The pdf file I use is high quality, and if you were to zoom at a letter as much as Adobe Reader can handle, you still find it difficult to look at a blocky pixel at the edges of a letter. But when I convert to PNG, it will zoom and the letters will look very pixely, it's as if it only saved the details that can be observed at its normal display size. How can I fix this? imagemagick is a last choice, if there's a different program tell me
How can I fix this?
The formats are inherently different and work in different ways.
PDF supports what is known as "vector" graphics. PDF allows you to specify line and curve start and end points and you can effectively "draw" items perfectly. This is why you can zoom in infinitely without loosing any quality in the picture. Lines are redrawn at your current resolution and zoom and always look sharp. In vector graphics there is no real concept of resolution, only relative co-ordinates and scaling.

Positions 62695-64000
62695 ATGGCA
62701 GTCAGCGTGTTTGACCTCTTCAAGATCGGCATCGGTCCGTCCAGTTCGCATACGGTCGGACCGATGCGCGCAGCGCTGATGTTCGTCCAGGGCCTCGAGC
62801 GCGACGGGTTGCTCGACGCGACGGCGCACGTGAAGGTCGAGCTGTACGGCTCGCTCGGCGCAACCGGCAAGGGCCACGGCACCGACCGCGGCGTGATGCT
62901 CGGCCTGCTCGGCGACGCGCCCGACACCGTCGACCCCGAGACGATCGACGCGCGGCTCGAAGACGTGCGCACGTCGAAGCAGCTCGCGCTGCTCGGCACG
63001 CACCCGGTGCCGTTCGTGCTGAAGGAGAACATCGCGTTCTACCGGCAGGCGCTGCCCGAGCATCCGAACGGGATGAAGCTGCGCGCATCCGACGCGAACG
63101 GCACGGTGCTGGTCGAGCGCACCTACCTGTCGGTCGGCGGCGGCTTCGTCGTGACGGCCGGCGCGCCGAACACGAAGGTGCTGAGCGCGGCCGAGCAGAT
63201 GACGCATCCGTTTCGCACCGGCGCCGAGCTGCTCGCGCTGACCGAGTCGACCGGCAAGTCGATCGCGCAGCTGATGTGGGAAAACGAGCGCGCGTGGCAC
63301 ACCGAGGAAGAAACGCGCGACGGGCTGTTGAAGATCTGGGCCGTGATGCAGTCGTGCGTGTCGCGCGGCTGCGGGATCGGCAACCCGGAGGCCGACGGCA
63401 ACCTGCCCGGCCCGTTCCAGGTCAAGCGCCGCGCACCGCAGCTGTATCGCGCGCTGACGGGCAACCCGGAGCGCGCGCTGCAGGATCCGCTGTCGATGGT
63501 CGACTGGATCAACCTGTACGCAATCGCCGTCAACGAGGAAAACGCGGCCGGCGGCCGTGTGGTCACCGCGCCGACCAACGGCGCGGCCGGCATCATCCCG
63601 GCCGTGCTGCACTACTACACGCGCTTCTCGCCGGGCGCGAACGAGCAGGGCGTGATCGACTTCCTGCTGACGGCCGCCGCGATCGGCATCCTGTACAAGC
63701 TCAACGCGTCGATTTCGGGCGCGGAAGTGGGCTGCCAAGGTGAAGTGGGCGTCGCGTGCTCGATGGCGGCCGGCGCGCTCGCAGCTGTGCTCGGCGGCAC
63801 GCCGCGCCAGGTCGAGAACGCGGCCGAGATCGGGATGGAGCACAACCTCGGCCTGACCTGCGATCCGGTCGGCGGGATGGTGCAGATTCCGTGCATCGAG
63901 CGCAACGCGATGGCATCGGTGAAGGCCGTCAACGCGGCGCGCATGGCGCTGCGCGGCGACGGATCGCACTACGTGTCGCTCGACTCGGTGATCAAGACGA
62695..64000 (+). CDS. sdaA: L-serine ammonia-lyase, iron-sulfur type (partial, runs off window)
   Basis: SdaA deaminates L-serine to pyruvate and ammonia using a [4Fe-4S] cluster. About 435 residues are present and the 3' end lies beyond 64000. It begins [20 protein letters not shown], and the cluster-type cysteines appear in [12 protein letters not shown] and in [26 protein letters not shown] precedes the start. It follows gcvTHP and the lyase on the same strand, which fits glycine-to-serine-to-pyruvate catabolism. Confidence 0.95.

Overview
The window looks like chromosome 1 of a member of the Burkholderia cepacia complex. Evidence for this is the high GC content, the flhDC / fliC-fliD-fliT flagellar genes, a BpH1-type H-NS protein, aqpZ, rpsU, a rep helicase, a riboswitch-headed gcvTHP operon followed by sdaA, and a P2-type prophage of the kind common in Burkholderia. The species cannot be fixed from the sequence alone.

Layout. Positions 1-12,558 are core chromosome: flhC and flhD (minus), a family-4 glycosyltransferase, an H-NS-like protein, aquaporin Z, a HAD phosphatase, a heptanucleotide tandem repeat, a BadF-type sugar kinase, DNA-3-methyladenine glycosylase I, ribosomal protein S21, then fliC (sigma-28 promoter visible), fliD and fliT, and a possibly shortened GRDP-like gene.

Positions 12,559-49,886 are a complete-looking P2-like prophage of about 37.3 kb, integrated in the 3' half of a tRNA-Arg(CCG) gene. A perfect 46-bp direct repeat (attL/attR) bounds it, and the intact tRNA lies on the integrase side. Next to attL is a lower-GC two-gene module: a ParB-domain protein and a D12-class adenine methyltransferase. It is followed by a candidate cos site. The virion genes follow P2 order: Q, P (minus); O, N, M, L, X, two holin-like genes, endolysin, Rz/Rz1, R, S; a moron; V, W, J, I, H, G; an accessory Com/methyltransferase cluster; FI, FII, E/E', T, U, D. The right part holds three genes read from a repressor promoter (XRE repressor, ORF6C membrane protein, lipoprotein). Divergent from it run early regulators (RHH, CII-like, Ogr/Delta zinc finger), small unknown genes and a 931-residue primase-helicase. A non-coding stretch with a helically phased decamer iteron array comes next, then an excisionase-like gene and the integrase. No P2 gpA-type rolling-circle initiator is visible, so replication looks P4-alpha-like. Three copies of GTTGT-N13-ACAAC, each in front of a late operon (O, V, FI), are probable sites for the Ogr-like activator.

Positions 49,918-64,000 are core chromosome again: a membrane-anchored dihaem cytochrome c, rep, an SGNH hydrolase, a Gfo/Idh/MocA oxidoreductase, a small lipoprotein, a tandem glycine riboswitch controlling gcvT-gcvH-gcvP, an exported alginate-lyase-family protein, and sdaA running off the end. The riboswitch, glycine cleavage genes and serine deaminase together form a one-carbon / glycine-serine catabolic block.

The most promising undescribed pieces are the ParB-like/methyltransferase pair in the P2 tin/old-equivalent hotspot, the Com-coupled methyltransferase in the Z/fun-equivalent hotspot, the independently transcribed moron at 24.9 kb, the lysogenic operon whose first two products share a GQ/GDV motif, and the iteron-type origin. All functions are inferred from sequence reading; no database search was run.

PNG on the other hand is a "raster" format. It supports stating what colour each individual pixel is and that is it. The "resolution" of the file tells you exactly how many pixels there are in it. When you zoom in you start seeing individual pixels. To see the same level of detail as the PDF you would need an infinitely large file and it would be difficult to manage and work with.
You can also embed raster graphics data such as JPEG images into a PDF, but that is a story for another day.
If you want to retain the vector format of the PDF you can import it into a program such as Inkscape and export it as an SVG or EMF file which also support vector graphics.
During the conversion, you should be able to select a target resolution (if not, use a different tool / process).
Increasing it will result in better resolution, but larger file size;
reducing it gives poorer resolution, but smaller PNGs.
Note that once you made the conversion, the target has a defined resolution, and if you just zoom far enough, you will see pixels again. PDF offers an inherently different approach - it stores the letters, not the pixels, and the displaying program knows how the letters have to look in a certain font, so it can offer nearly limitless 'zooming' without pixelation.